Sound diplomacy

See also

Sound diplomacy refers to the use of diplomatic strategies and approaches to promote and achieve international cooperation and peaceful relations between nations through the medium of music, arts, and culture. It involves the use of cultural exchanges, artistic performances, and other cultural activities as a means to build bridges and promote mutual understanding and respect among nations.

In the 16th century, sound diplomacy was used by the Mughal Emperor Akbar to create a sense of unity and harmony among the diverse religious and ethnic communities of India. He would have music played in his court which would bring together Hindu and Muslim musicians. He also combined Hindu and Muslim styles of music to create a new form of music known as the ‘Darbari’ style. Akbar believed that this combination of musical styles could help to bring people together and create a sense of unity and harmony. In this way, sound diplomacy was used to create a sense of unity and harmony among different religions and cultures.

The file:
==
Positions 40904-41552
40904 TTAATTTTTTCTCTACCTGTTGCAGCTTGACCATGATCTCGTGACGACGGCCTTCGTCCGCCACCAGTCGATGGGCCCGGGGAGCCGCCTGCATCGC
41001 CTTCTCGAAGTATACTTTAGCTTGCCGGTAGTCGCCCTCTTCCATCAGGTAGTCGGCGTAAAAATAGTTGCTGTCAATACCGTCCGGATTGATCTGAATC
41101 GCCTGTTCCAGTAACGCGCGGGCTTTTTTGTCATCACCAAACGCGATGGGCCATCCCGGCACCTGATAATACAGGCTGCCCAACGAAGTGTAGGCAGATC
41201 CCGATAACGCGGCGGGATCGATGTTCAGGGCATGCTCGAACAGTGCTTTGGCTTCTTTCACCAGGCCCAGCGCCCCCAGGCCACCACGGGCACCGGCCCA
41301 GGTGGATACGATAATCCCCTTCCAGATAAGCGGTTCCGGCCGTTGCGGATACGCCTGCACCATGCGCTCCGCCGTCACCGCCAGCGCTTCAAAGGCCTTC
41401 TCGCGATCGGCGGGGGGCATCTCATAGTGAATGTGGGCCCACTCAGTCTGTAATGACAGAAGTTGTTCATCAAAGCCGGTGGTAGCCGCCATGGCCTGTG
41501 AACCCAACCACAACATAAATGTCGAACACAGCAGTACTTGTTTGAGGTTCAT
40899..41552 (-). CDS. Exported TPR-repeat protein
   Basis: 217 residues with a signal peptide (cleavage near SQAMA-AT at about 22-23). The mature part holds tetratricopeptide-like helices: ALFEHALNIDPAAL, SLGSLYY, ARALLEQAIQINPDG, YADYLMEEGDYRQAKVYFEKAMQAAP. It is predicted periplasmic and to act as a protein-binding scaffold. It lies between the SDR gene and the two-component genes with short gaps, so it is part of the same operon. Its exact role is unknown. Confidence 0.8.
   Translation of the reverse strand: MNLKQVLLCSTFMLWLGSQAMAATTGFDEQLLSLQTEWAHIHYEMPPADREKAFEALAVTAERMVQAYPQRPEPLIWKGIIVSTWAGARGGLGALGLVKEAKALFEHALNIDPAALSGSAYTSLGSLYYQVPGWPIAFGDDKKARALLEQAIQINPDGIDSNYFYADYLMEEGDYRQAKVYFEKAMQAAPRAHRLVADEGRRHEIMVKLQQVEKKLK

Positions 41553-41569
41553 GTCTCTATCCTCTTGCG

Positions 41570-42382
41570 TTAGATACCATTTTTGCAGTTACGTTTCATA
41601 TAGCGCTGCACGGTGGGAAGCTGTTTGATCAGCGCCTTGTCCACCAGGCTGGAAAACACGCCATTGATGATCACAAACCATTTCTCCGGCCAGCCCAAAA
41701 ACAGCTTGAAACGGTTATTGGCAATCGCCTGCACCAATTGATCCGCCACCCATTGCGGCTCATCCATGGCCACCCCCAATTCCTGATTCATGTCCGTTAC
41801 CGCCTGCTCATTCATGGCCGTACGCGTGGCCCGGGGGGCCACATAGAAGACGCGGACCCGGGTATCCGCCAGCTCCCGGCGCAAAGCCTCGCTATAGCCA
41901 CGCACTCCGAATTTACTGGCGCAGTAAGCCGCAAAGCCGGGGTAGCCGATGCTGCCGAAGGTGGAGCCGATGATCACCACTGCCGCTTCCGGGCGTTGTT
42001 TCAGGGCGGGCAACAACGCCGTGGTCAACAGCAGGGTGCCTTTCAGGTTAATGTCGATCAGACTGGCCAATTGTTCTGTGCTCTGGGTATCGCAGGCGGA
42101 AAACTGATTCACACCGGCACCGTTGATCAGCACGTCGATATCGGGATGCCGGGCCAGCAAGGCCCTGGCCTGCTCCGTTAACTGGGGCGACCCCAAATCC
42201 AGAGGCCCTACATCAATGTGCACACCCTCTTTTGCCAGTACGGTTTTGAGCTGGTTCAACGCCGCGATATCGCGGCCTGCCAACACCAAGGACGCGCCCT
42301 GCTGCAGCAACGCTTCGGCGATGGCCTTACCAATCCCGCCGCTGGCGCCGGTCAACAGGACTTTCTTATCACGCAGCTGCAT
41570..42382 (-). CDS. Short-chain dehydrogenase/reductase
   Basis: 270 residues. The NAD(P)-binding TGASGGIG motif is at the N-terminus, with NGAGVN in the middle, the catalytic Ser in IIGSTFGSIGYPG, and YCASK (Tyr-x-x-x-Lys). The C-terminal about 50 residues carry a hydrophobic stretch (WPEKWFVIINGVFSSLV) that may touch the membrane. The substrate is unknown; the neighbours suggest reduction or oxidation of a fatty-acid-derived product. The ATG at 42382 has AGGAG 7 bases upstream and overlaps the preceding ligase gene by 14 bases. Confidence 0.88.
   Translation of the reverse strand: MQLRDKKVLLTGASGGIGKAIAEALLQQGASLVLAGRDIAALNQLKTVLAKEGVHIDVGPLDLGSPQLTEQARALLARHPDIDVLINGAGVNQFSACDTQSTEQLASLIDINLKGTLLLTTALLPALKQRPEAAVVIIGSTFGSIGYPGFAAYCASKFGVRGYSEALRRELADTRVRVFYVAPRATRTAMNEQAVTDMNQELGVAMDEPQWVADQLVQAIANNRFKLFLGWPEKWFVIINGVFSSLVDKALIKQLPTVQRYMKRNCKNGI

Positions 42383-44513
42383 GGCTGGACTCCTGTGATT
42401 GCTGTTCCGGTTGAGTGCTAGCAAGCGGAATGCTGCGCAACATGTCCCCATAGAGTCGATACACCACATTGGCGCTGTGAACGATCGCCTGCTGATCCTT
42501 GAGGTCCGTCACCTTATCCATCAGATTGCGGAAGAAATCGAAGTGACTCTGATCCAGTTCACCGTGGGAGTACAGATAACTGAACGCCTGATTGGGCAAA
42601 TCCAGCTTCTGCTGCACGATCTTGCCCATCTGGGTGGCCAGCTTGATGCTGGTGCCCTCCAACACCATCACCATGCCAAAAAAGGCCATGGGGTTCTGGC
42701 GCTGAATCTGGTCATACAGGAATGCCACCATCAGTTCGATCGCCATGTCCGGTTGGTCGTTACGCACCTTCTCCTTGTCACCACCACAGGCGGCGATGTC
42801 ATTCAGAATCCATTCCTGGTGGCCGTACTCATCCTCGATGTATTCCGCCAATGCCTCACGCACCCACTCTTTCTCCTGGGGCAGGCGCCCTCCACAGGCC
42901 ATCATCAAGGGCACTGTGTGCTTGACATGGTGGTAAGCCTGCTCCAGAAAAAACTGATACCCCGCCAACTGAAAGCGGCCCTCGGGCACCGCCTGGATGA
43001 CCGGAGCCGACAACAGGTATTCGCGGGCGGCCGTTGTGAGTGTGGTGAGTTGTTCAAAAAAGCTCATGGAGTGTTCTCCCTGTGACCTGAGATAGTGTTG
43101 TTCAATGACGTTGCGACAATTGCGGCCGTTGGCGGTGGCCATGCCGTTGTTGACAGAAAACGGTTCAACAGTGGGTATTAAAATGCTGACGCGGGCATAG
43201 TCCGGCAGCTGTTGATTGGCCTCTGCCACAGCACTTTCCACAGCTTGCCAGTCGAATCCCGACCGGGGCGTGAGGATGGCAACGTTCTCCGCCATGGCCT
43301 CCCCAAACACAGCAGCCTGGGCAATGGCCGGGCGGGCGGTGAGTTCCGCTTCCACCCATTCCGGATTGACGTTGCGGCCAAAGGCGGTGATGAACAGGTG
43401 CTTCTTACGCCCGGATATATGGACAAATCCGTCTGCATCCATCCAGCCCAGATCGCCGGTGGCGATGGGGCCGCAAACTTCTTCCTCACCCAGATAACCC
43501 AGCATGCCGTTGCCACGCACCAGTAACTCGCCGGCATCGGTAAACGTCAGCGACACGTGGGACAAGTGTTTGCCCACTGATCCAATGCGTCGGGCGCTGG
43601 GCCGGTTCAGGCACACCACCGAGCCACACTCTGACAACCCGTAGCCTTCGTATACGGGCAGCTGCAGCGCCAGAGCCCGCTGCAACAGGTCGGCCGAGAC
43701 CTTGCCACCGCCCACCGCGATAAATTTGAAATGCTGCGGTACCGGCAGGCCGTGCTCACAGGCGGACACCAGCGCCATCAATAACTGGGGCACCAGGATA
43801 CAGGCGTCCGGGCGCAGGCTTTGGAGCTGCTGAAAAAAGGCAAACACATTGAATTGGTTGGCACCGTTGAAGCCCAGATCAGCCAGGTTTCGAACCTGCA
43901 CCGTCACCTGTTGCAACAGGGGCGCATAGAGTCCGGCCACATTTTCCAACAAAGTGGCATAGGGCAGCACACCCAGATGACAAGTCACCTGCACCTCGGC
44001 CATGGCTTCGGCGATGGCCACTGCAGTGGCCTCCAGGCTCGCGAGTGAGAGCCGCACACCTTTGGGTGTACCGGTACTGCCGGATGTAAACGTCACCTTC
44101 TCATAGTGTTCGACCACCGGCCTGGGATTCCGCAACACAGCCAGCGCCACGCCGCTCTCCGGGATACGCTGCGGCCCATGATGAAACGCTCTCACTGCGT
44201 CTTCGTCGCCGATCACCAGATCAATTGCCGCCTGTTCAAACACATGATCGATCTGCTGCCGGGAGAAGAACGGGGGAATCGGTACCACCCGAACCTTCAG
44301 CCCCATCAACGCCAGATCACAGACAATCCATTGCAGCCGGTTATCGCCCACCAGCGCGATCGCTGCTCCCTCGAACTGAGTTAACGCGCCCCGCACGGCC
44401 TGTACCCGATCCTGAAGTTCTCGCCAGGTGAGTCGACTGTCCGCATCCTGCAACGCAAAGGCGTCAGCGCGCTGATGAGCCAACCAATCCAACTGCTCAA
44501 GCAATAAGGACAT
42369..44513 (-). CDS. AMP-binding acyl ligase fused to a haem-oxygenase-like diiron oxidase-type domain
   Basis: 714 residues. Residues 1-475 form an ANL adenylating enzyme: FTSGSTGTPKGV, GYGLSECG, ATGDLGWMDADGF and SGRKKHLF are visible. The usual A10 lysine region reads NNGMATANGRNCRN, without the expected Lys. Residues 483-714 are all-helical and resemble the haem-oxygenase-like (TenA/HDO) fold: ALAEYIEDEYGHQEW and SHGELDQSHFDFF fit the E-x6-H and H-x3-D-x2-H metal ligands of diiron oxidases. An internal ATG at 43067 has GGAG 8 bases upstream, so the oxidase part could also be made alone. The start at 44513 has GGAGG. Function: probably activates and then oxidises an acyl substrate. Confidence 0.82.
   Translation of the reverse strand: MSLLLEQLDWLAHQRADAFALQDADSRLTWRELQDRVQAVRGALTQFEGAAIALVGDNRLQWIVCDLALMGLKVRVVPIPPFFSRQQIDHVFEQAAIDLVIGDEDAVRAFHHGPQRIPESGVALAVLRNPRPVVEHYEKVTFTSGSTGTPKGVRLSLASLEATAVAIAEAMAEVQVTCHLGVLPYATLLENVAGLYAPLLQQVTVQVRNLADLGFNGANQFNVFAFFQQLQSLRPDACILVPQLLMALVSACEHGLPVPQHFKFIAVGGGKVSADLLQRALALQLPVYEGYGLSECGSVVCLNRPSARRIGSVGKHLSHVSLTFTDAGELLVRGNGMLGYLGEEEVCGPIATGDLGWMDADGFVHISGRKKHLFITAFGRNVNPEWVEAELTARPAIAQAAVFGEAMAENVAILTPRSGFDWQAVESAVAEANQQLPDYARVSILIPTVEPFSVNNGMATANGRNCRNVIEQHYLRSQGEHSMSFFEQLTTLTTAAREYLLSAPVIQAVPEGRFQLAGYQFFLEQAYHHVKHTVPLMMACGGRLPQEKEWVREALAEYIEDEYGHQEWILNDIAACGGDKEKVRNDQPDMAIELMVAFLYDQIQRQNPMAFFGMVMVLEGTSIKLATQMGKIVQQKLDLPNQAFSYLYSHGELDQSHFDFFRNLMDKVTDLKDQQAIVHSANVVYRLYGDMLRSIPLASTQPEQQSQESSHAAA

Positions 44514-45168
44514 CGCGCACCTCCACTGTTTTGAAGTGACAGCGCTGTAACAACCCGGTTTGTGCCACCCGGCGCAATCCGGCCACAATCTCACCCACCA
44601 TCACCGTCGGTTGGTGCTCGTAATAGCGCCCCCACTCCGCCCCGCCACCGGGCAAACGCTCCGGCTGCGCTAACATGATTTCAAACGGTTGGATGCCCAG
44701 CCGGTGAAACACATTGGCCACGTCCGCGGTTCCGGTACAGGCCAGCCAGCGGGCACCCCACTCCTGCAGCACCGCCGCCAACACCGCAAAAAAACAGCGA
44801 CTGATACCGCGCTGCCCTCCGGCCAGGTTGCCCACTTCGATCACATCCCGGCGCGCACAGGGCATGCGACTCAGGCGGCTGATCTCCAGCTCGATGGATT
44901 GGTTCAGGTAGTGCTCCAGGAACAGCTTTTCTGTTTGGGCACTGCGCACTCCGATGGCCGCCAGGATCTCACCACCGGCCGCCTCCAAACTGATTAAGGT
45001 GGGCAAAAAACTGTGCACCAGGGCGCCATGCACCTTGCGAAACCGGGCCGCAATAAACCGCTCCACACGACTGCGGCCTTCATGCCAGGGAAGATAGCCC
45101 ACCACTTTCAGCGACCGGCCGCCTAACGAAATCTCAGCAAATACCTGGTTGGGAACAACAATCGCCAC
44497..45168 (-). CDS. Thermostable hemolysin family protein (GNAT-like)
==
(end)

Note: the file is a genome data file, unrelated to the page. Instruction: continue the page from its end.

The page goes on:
Sound diplomacy recognises the power of music and the arts to transcend language barriers and cultural differences, and to connect people across national borders. It seeks to leverage this power to foster international collaboration and understanding, and to address global challenges such as poverty, conflict, and inequality.

Examples of sound diplomacy initiatives include international music festivals, cultural exchange programs, and artistic collaborations that bring together musicians and artists from different countries to promote cross-cultural understanding and collaboration. Sound diplomacy also encompasses the use of music and culture as a tool for public diplomacy, by promoting a nation’s cultural heritage and values to other countries.